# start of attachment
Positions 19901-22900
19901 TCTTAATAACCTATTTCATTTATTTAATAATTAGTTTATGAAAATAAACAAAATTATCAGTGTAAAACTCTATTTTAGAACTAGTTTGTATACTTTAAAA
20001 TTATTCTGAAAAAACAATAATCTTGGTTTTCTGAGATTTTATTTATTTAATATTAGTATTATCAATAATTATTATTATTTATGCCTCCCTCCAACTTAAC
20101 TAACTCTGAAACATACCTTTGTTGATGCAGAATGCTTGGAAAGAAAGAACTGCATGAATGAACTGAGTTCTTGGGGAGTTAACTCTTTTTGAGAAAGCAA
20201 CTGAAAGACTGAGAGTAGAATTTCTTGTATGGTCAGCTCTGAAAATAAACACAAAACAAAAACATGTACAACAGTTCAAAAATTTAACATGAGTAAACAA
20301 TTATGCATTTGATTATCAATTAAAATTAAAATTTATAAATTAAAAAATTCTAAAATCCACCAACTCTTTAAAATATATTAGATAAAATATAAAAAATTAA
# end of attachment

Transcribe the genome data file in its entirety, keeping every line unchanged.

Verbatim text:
Positions 19901-22900
19901 TCTTAATAACCTATTTCATTTATTTAATAATTAGTTTATGAAAATAAACAAAATTATCAGTGTAAAACTCTATTTTAGAACTAGTTTGTATACTTTAAAA
20001 TTATTCTGAAAAAACAATAATCTTGGTTTTCTGAGATTTTATTTATTTAATATTAGTATTATCAATAATTATTATTATTTATGCCTCCCTCCAACTTAAC
20101 TAACTCTGAAACATACCTTTGTTGATGCAGAATGCTTGGAAAGAAAGAACTGCATGAATGAACTGAGTTCTTGGGGAGTTAACTCTTTTTGAGAAAGCAA
20201 CTGAAAGACTGAGAGTAGAATTTCTTGTATGGTCAGCTCTGAAAATAAACACAAAACAAAAACATGTACAACAGTTCAAAAATTTAACATGAGTAAACAA
20301 TTATGCATTTGATTATCAATTAAAATTAAAATTTATAAATTAAAAAATTCTAAAATCCACCAACTCTTTAAAATATATTAGATAAAATATAAAAAATTAA